Janacek's Jenufa is in the cd player. NASA's photos of Mars are on my monitor. Kris Kringle Krunch aka Chex Mix is in the oven. All the digital clocks and timers are blinking their LED numerals because of Friday night's gullywashing storm. I have a bad case of Dry Trout Mouth.
Does "drought" rhyme with trout or mouth? When we used to visit our grandparents and great-aunts, the conversation would always get around to The Drought. I got the impression The Drought was the antithesis of The Flood of Noah. A little Sunday School can confuse a kid, so I imagined my ancestors dressing like the people in the Children's Bible illustrations, particularly, but not rationally, Jacob wearing Esau's clothes and fur.
Some of the old folks said "drout", and others said "drouth", and it was a long time before I discovered the silent g. Half my ancestors lived near Norfolk, Nebraska, and the other half lived near the Republican River. I believed that all the Southern slaves had to get across the Republican River to get to freedom in The North. That would be because Abe Lincoln was a Republican, and Nebraska was a Yankee state, and the Yankees won the baseball game on tv every weekend.
Norfolk, Nebraska, was pronounced nor-fork or nor-foke. It wasn't ever said like Norfolk, Virginia [(nawr-fuhk, nawr-fawk)]. Folks explained to me that "Norfork" was named for the north fork of the river. The North Fork of the Elkhorn River is actually many miles northwest of Norfolk. At least an elk's horns resemble a fork.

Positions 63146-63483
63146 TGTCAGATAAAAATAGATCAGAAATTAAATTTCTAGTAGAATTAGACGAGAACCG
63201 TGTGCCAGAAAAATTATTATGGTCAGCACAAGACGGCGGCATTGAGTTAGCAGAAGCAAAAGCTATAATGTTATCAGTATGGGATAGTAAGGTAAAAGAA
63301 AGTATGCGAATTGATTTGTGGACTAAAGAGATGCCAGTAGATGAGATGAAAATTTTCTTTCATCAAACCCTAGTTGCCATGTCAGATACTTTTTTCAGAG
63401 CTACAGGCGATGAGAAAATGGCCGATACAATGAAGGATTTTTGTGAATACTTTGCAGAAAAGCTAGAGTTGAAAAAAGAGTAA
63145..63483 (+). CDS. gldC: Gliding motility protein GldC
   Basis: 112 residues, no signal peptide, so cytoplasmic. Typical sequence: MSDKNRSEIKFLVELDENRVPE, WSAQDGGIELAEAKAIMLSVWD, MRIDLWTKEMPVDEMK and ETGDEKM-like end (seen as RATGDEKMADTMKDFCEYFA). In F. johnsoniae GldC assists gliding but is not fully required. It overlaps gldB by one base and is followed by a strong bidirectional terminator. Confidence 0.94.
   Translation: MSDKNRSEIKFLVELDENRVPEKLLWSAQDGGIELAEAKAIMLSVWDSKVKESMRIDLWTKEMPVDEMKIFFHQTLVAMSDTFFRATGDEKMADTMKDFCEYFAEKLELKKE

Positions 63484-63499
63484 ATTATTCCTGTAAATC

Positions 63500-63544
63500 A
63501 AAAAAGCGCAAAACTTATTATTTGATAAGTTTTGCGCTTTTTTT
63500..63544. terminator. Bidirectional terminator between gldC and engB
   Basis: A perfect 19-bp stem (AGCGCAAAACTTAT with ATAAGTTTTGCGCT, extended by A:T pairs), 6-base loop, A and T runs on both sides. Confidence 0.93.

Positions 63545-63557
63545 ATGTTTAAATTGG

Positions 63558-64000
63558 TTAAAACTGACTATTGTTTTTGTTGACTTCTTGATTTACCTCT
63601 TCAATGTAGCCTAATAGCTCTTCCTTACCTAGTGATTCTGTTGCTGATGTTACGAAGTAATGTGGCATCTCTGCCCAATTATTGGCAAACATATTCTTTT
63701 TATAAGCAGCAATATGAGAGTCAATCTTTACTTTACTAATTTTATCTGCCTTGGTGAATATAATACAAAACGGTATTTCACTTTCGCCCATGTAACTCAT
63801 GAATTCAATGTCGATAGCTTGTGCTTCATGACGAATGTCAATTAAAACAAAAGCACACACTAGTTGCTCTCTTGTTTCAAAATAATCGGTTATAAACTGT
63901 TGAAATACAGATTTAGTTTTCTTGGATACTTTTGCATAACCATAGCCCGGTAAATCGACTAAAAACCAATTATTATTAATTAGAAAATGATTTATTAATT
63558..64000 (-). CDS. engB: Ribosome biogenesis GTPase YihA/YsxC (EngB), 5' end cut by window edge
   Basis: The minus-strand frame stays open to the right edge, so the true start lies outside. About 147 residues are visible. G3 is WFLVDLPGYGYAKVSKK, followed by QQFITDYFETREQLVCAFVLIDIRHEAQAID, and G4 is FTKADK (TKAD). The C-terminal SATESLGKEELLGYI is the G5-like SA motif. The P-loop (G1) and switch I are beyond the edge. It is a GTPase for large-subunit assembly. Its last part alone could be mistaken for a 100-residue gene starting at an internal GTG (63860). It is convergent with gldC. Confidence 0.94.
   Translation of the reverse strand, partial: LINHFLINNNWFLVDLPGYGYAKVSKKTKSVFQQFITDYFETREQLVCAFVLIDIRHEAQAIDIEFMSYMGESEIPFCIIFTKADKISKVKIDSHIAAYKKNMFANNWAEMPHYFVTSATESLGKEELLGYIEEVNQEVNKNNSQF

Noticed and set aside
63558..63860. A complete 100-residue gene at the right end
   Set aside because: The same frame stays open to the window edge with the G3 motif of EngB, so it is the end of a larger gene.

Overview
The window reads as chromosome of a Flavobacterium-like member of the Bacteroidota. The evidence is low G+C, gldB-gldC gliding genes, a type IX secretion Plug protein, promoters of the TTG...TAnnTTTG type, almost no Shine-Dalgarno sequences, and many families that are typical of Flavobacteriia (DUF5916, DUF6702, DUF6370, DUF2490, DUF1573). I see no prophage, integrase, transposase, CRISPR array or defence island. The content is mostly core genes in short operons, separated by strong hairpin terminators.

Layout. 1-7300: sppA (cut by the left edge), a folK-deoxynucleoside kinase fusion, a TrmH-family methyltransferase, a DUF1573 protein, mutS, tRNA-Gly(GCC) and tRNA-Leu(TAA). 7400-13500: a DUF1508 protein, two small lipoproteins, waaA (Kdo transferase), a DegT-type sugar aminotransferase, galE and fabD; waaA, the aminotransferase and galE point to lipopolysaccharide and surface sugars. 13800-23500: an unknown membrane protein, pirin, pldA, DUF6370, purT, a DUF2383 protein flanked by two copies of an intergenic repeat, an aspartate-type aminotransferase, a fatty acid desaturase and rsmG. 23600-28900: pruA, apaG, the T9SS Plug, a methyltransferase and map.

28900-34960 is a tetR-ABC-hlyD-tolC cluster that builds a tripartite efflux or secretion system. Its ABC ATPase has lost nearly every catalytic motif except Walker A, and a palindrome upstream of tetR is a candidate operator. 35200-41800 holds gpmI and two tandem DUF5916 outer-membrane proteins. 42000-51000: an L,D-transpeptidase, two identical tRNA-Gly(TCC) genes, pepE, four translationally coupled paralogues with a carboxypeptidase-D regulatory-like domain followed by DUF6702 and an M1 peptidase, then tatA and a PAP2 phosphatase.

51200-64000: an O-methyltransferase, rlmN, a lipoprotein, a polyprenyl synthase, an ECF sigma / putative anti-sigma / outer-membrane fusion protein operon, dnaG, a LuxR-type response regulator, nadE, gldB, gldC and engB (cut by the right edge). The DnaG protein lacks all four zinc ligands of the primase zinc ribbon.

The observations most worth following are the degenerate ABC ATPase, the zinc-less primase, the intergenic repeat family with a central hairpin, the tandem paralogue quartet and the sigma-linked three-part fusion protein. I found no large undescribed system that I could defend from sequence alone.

When I found out about the silent l, I realized why big Norfolk had to let little Pierce be the county seat. Somebody found out about the Norfork spelling and pronunciation conspiracy, and Norfolk had to be punished. Either that, or all the rocking chairs, hassocks, and porch swings in Pierce made it a natural seat. From Grandma's porch swing you could almost see the courthouse.
The Online Etymology Dictionary indicates that Norfolk is named for North Folk:
Nordfolc (1066) "(Territory of the) Northern People (of the East Angles)." The Norfolk pine (1778), used as an ornamental tree, is from Norfolk Island in the South Pacific, northwest of New Zealand.
As for drought, it's O.E. drugað, from P.Gmc. *drugothaz; related to drugian "dry up, whither" + -ith Gmc. suffix for forming abstract n. from adj. Drouth was a M.E. variant continued in Scot. and northern Eng. dialect.
A linguist at the University of Cincinnati Department of Anthropology explains the trout/mouth problem this way:
Some of those "th"s may be spelling pronunciations. Some people, particularly in the generation born in the early 1900s who attained some measure of education were difficult to persuade that words need not be and many were not pronounced exactly as spelled. They believe if there was a letter in the spelling, there had to be a sound for it in the pronunciation. That's why some people pronounced the "t" in often and the [k] for the "c" in 'arctic'.
1538, possibly a variant of M.E. golet "water channel" (see gullet).
Some sources suggest that "gullywasher" is a Southern expression, but we always used it in Nebraska. That would mean it swam across the Republican River. I can't really explain how these gullies got to Mars, but neither can NASA at the moment:
Bright new deposits seen in NASA images of two gullies on Mars suggest liquid water carried sediment in the past seven years. Liquid water is considered necessary for life, so these new findings heighten intrigue about possible microbial life on Mars. These findings were provided by NASA's Mars Global Surveyor.
The atmosphere on Mars is so thin that liquid water cannot persist at the surface. However, researchers propose that water could remain liquid long enough, after breaking out from an underground source, to carry debris before totally evaporating and freezing.
If you need current drought information, I suggest the USGS Drought Watch site:
http://water.usgs.gov/waterwatch/?m=dryw&w=map&r=us It's good to have your facts straight if you run into any north folks.